Let the Right One In is one of those rare books that works so well that it transcends genres. Every author wishes that of their book, to write a story that appeals beyond its target audience. If that’s what you’re after, this is a brilliant example of how writing a piece of solid genre fiction is the best way to broaden its appeal.
Trying to transcend genres is a dangerous game for a writer. I used to submit my fiction to agents and publishers under the banner of literary fiction. Like some kind of arsehole, I announced the unique character-depth and quirky twists in my tales could not be pigeon-holed. Not wanting to submit to one genre achieved one thing: no one wanted to read it. Let the Right One In fits its genre perfectly, and, quite the opposite of my abortive efforts, has instant appeal because of it.
Before anyone wants to explore the layers of your story, the story itself has to appeal. To appeal, a story needs to give the audience what it wants. Let the Right One In is a horror story. There’s no two ways about it, it’s acutely placed in the horror genre, with an overarching sense of menace and the grotesque (just flick to any of Hakan’s scenes and that’s unquestionable horror). It has a set audience already, and it will satisfy them perfectly.
Lindqvist said that vampires were the area of horror that least interested him. With the overpopulated meandering pap of vampire fiction that’s seeped into popular culture it’s easy to see why. He restores order by presenting a 12-year-old vampire as unwashed and lonely, a maladjusted wretch. Simply, he makes vampires nasty. And the nightmare of what unfolds in this story is extreme, the gore vicious and threatening. Before all else, he fulfils the horror genre as a piece of entertainment.
Strip away the horror elements, though, and it’s a story about loners finding companionship. Not just the vampire child and Oskar, but every one of the strong cast struggles with loneliness. And the way they each deal with it is relatable. Some hide away, some turn to intoxicants, some dream of getting away, some find a way to connect with those around them. The important thing is that their emotions feel real. Alongside the unfolding horror story, the characters are consistent, they take journeys with their feelings.
The location of Blackeburg is also a living object, a miserable place that seems to suck light away. It’s an honest depiction – Lindqvist grew up there, and you can’t help but feel he writes about real experiences. The kind of depth this gives opens the story up to interpretation limited only by the reader’s imagination. When the characters and setting feel real, then the reader can fill in gaps themselves.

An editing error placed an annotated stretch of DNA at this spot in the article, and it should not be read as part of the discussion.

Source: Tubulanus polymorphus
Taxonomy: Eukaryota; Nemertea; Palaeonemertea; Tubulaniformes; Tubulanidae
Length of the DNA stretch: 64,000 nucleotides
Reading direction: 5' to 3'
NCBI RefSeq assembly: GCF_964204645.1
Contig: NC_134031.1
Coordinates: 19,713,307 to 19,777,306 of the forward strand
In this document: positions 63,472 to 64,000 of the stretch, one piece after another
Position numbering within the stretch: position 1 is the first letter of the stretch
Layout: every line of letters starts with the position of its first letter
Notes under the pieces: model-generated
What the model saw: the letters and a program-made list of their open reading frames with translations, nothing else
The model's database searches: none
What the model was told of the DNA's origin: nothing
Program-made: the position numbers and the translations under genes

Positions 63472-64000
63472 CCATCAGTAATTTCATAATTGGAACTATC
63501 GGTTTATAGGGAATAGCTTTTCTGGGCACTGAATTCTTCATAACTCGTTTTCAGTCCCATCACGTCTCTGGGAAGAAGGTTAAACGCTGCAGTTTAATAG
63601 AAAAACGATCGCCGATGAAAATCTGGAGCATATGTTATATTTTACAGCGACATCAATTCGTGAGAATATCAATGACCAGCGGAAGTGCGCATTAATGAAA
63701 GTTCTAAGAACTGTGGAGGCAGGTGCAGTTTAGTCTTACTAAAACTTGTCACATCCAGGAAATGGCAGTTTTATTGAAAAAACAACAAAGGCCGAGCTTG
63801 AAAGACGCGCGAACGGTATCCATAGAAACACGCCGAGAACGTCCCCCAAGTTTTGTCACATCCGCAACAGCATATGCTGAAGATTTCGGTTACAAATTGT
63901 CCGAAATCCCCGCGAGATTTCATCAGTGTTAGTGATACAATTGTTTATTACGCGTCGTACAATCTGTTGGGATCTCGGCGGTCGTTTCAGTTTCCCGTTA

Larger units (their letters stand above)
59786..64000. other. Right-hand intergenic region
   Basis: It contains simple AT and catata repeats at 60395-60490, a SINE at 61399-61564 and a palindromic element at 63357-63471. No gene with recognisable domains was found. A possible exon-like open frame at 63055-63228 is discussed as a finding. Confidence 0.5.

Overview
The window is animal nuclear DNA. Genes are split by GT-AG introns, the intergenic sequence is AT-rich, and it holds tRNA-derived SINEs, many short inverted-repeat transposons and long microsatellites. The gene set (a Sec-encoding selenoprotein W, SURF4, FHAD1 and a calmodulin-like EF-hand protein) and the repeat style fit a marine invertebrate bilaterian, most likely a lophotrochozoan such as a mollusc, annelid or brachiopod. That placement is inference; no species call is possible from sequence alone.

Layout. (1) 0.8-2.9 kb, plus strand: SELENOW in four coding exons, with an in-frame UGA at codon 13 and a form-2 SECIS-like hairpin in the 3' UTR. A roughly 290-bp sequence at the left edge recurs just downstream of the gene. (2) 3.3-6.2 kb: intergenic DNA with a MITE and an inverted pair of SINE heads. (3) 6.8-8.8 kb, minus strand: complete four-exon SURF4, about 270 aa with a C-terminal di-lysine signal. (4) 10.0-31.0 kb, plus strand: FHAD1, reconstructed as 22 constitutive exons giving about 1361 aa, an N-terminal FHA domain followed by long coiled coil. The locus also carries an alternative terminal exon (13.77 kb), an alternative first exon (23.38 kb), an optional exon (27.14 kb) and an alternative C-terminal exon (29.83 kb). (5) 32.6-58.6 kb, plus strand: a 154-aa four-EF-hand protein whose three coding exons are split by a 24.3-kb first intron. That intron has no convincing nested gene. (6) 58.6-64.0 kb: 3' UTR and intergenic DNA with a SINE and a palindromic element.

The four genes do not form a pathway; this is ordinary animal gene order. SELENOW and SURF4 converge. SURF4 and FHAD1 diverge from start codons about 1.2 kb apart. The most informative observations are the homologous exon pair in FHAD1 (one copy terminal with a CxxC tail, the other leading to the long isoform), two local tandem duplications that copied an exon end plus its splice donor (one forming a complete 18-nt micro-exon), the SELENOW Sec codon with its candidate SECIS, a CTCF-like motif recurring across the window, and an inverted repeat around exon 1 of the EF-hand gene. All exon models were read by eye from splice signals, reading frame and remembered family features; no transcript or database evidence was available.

You could come away from Let the Right One In now, after it has achieved widespread popularity and fame, and be forgiven for thinking it is a story about a lonely society that happens to have horror elements on the side. It’s not though: the main goal was always to have a good horror story – putting original frightening elements in a well-trodden field. He was not trying to write a horror story that was also a tragic drama or a social commentary or an exploration of innocence and romance. Those aspects come out because he gives the horror such a good grounding in reality.
Lest you don’t believe me, here’s a quote from the author:
When I finally tried writing this genre, it was the first time that I was writing and discovered, ‘Good lord – this is EASY! I can do this. I know what’s going to happen next.’ It’s just about writing the story as effectively as possible. Not worry about the language or that it’s supposed to be literature. I’ll just try to throw in a story that’s as exciting as possible, and heartbreaking, and do it to the best of my ability.
If you haven’t read it, buy it, read it, and soak up that genre perfection.
Let the Right One In has now been made as two major feature films, in Sweden and America. It was my love of the Swedish film that made me want to read the book in the first place (as I’m sure is true for many). It’s interesting to note that the films focuses more on the relationship between Eli and Oskar than anything else, and you could be forgiven for thinking they’re not the most gruesome or vicious of horror films. The novel has a far stronger horror element, and does the genre much more justice. If you’ve seen the film and haven’t read the book, you should do so just to see the purer horror origins of the story.